Justin Verlander turned 24 today. It seems like quite some time when the players were all older then me. Now, a vast majority are younger (I am younger then Barry Bonds though). Anyway, happy birthday Justin.
It’s funny how these things work out. Three years ago, Ivan Rodriguez was one of the biggest signings the Tigers had ever made and the Tigers took a chance on him despite his injury history. Now, the deal looks like a huge bargain and Rodriguez is finishing up his four year deal in 2007. Rodriguez recently said he’d like to play until he’s 40 and he’d like to retire a Tiger. With no heir apparant at catcher in the Tigers farm system (not a single catcher even shows up as an honorable mention on Sickels’ Tigers prospect list), it looks like a prudent move to get Ivan Rodriguez locked up for another year or two. Preferably sooner rather then later.
My only concern is it seems like Pudge is living on borrowed time. The linked article talks about his training regimen, which sounds solid, but a freak injury, which isn’t uncommon amongst catchers, could make any potential extension a waste of money. PECOTA has Pudge posting a solid .287/.320/.423 but he has a collapse rating of 32% and an attrition rating of 26%. And if you look at his five year projections, there’s a big drop off in 2008 and then another one in 2009. So if Pudge does play until he’s 40, he’s even more special then he’s already indicated as a future Hall of Famer.
Probably the best one stop source for Tiger spring training updates is Beck’s blog. Jason Beck is the MLB.com beat writer for the Tigers and he’s the author of all of those great MLB.com columns. He hasn’t posted an entry yet for today but you get a nice set of notes on the happenings at camp that day.
This is a nice story by Jason Beck on Wil Ledezma, who could provide the Tigers with a variety of different roles in 2007. He could be the heir apparant to the rotation if someone goes down or if there’s a trade or Mike Maroth isn’t fully recovered from his injury but in the meantime, he’ll provide the Tigers with a left handed long relief specliast. Ledezma has been one of the guys I’ve been excited about for a couple of years yet he still hasn’t panned out. He suffered through a tough 2003 season as a Rule Five pick, had a nice season at Double A in 2004 to make a name for himself, floundered in the Tigers rotation before getting sent down to Toledo in 2005 until finding a spot on the team as the fifth starter down the stretch in 2006.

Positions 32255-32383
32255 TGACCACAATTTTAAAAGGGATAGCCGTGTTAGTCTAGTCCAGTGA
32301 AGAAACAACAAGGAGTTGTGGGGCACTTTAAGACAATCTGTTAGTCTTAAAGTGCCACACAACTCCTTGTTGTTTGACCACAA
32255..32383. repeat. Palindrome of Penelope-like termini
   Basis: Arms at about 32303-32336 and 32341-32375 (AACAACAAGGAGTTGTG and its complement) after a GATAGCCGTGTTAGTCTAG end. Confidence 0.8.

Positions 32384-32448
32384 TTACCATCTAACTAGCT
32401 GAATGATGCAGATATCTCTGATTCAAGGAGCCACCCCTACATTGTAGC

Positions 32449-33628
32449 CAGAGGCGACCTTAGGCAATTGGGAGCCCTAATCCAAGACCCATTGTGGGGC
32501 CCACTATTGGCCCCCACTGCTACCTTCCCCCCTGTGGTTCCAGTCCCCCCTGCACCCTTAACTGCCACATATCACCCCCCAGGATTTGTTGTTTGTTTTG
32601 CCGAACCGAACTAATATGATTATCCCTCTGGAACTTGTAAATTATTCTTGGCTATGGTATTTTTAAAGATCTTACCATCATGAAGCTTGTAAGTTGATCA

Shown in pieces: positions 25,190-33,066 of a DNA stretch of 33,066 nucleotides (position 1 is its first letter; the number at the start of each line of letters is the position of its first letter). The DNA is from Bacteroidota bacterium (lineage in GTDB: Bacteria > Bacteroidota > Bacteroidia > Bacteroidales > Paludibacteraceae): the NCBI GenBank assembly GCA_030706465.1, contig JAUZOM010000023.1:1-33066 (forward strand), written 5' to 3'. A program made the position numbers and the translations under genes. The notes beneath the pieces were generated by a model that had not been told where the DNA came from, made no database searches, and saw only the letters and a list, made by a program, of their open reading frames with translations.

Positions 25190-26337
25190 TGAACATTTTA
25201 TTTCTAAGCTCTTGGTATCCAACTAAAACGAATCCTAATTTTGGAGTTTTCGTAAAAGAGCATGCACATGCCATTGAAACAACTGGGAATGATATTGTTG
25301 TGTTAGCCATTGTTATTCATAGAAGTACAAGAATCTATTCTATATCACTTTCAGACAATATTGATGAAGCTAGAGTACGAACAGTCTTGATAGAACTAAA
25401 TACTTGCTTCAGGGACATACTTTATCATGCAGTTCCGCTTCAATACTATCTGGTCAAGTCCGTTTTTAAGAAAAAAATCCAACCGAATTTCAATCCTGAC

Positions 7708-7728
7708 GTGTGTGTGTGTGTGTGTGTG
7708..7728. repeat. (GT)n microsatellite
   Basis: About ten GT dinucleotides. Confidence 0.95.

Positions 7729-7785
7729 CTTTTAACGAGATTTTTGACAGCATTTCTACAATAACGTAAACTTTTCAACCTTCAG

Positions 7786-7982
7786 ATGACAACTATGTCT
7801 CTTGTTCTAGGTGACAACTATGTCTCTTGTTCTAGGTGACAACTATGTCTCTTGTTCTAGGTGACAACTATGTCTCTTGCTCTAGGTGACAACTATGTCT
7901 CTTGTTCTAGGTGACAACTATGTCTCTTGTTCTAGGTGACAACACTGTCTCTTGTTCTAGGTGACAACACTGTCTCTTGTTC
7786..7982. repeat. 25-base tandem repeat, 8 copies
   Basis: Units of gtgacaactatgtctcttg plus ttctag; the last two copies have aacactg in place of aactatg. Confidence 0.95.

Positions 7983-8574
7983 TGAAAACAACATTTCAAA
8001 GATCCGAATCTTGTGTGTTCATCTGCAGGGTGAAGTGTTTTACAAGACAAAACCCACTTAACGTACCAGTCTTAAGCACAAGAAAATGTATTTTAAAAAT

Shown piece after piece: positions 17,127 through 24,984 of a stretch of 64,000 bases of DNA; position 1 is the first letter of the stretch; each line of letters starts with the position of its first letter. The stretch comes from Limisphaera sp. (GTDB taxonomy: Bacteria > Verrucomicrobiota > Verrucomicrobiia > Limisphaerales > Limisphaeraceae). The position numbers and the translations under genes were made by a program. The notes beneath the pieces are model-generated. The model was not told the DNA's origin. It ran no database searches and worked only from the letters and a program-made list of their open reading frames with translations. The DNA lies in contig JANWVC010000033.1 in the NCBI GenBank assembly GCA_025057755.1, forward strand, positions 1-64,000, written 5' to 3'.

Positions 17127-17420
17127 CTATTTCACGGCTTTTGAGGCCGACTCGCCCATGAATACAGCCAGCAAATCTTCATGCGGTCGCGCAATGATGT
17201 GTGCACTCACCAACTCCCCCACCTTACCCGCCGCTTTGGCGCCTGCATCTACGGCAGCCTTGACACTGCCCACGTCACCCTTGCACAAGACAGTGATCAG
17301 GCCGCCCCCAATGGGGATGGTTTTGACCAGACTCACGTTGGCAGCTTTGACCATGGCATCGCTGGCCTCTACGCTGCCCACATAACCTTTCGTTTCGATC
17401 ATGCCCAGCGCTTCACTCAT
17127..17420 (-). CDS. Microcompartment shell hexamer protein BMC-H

Probably his biggest moment was in game four of the ALCS. With the game tied, Ledezma came into the game with two outs and the bases loaded and got Mark Scutaro to pop out. Then he pitched a shutout ninth that set the stage for the Tigers to win it with Ordonez’s walk off homerun in the bottom of the ninth.
I took quite a bit of heat last year for declaring that the best place for Todd Jones was at closer. Many think Joel Zumaya or Fernando Rodney should have gotten the job after Jones had a horrible stretch in early June but Jim Leyland stuck with him and got some solid production from Jones in the second half. In 30 second half innings, Jones posted a 1.80 ERA with a 1.07 WHIP. He then threw 6 2/3 innings of shutout ball in the playoffs. Now Jones is the spotlight of this interesting Detroit News article.
My logic behind having Jones be the closer is that normally he comes into a game and usually gives up a hit or even two. If he comes in with nobody out and he gives up two singles in the ninth, it gets our blood pressure up but it usually doesn’t cost us the game. If he were to come in with men on first and third and one out, it would be a recipe for disaster because in that kind of situtation, you’d want a guy like Joel Zumaya to come to get a strikeout or a weak grounder.
Jones biggest strength is that he doesn’t normally walk many batters. He had eleven last year in 64 innings. Now Jones can look to build on that second half (remember he was injured to open the season) and hopefully earn his keep as the Tigers closer for at least one more season.
This time it’s the Dodgers. If you liked the coverage so far over at Detroit Minors, a similar website has started that will cover the Dodgers’ minor league affiliates. Whether it’s keeping track of a great farm system or if you just want to keep tabs on the Dodgers new minor league affiliate in Midland, MI, you can do all this and more at the Dodgers Minor League Baseball Blog. I’m hoping to check out the Great Lakes Loons in their new digs in Midland this year, especially when the Whitecaps roll into town.
Jason Stark has a very nice column that pokes fun on how he and his fellow journalists made a big deal about pitchers’ fielding practice for the Tigers. It’s a couple of days old but it’s pretty funny.
Here’s a nice column about how Jim Leyland has been impressed with young pitchers like Andrew Miller, Preston Larrison and Kyle Sleeth. While all three guys are going to be headed to the minors, it’d be nice if all three could show us something this spring. I think Miller is going to be solid, but Larrison and Sleeth have a little bit to prove before they get that prospect tag back.
John Sickels recently compiled a community projection for Jeremy Bonderman. I’m a little more optimistic on his win/loss total if he finishes with a 3.86 ERA and I also see his WHIP being a little better. A 189/62 strikeout to walk ratio I could definitely live with though.
A lot was made about the downturn in the White Sox rotation in 2006. Many people felt that overwork in 2005 actually came back to haunt the team near the end of 2005 and it’ll be interesting to see, as a few Tigers set career highs for innings pitched, whether this will happen to the Tigers starters.
Justin Verlander was the first to admit that he hit a wall in 2006. As Tom Gage mentions, Verlander wasn’t quite as effective in the second half and things really came to a head in the World Series against the Cardinals.
So it’ll be interesting to see how the Tigers and Jim Leyland compensate for this. It might not hurt to throw Wil Ledzma in there as a sixth starter now and then to give everyone an extra day off and maybe narrow their start total down by one or two.
Kyle Sleeth was the Tigers first round pick in 2003 and the third player take overall in the draft. So far though, Sleeth hasn’t lived up to the hype and he’s currently trying to come back from Tommy John surgery. He had a rough comeback season last year and he’s hoping to continue things this year. This is a great story on Sleeth and it’s well worth the read.
Also, the Tigers outrighted Preston Larrison today. I touched on him in a column earlier this week and he’ll get an invite to spring training. Now we’ll get to see if he makes it. You can check out more of the details at Detroit Tigers Weblog.